| Essays on Civic Renewal |
The New Citizenship Movement
In his Washington Post article on the new citizenship movement in November 1994, David Broder pinpointed the central question confronting American politics today: will "cynicism and apathy or citizenship and participation prevail at the grassroots?" Citizens in communities across the country are answering this question by their constructive actions every day. Cynicism is an affront to the civic heritage upon which our democratic republic was built. Apathy cannot solve our common problems.
The new citizenship movement is diverse in its approaches, emphases and organizations. But it is in general agreement on one overriding principle: "We believe that we as citizens must reclaim responsibility for and power over our nation's public affairs." This is how the Civic Declaration, which was signed on December 9, 1994 in Washington, D.C. by civic leaders from many diverse communities, organizations, and political perspectives, put it as they committed themselves to working together across their differences.
The new citizenship movement focuses on practical problem solving and collaboration. It seeks to renew the vitality of our civil society and associational life, which have always been the foundation of our democracy. It builds upon a long history of community action and civic education in America, but it draws especially upon the innovative methods of many working at the grassroots in recent years.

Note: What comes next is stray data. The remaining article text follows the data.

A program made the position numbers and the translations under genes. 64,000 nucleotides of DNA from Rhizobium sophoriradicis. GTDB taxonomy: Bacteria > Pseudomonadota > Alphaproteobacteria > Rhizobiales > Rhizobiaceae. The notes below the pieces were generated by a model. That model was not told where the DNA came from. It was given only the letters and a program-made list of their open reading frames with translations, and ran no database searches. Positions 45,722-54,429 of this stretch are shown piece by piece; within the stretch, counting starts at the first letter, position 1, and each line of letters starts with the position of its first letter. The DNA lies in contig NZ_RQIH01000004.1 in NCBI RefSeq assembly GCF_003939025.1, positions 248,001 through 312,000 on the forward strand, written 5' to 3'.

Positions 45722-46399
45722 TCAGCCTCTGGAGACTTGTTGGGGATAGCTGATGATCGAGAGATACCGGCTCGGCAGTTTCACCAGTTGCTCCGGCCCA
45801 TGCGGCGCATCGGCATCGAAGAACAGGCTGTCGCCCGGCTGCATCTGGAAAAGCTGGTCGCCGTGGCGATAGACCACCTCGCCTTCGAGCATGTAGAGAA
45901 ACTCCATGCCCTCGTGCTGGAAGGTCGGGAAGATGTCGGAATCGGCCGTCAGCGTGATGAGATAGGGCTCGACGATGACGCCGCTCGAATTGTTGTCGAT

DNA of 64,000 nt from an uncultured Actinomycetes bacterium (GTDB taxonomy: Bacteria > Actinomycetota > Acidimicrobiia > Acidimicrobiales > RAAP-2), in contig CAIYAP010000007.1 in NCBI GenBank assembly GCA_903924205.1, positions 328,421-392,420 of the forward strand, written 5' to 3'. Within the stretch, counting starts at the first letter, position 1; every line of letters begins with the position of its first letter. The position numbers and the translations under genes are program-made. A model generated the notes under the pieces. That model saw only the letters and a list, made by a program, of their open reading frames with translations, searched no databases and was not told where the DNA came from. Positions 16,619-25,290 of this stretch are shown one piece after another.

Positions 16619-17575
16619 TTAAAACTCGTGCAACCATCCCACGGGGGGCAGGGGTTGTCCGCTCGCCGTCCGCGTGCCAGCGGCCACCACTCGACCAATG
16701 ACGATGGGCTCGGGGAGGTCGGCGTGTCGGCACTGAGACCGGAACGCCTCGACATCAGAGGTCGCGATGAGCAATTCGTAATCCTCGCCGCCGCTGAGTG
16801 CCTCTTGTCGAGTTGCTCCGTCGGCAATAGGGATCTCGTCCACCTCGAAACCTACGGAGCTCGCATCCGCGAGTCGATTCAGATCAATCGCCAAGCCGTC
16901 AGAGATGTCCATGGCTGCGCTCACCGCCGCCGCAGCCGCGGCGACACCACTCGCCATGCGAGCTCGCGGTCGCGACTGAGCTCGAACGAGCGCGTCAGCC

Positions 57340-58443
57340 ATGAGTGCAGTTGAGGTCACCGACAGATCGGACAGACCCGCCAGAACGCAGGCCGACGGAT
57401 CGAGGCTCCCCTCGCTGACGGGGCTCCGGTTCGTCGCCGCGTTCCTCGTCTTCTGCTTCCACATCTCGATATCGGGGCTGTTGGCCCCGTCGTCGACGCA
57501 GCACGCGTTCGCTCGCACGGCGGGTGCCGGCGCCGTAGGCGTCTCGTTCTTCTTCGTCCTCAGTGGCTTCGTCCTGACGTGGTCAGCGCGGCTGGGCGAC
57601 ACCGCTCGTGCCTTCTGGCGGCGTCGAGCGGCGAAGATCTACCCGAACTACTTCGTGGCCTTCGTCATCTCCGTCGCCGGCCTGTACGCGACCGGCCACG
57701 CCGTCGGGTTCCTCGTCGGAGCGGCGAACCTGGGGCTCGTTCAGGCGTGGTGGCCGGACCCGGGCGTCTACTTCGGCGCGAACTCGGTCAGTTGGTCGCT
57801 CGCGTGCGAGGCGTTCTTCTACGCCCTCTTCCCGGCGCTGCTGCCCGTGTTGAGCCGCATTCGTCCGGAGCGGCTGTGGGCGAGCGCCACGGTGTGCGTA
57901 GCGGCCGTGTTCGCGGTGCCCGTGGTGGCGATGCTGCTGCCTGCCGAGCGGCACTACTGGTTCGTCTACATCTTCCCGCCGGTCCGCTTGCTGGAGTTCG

These include groups, such as East Brooklyn Congregations and Baltimoreans United in Leadership Development, which have continually refined the methods of community organizing and community development, and have now become capable of complex partnerships with banks, city and federal agencies. They include long-established organizations, such as the League of Women Voters, which over the past two decades has created new partnerships among citizens, businesses and regulatory agencies in protecting the groundwater of communities across the country. They include grassroots Health Decisions groups that over the past decade have brought tens of thousands of citizens together in a common dialogue about their values in health reform, and have helped shaped policy making in their states.
There are also those who have brought new methods of community dispute resolution to conflicts as diverse as youth violence, economic development, and forest management. The Common Enterprise uses collaborative strategies in a growing number of cities to address highly charged issues such as censorship in public schools and rapid demographic shifts. The Common Ground Network for Life and Choice has helped bring together in respectful dialogue and collaborative work both sides in the highly polarized abortion debate.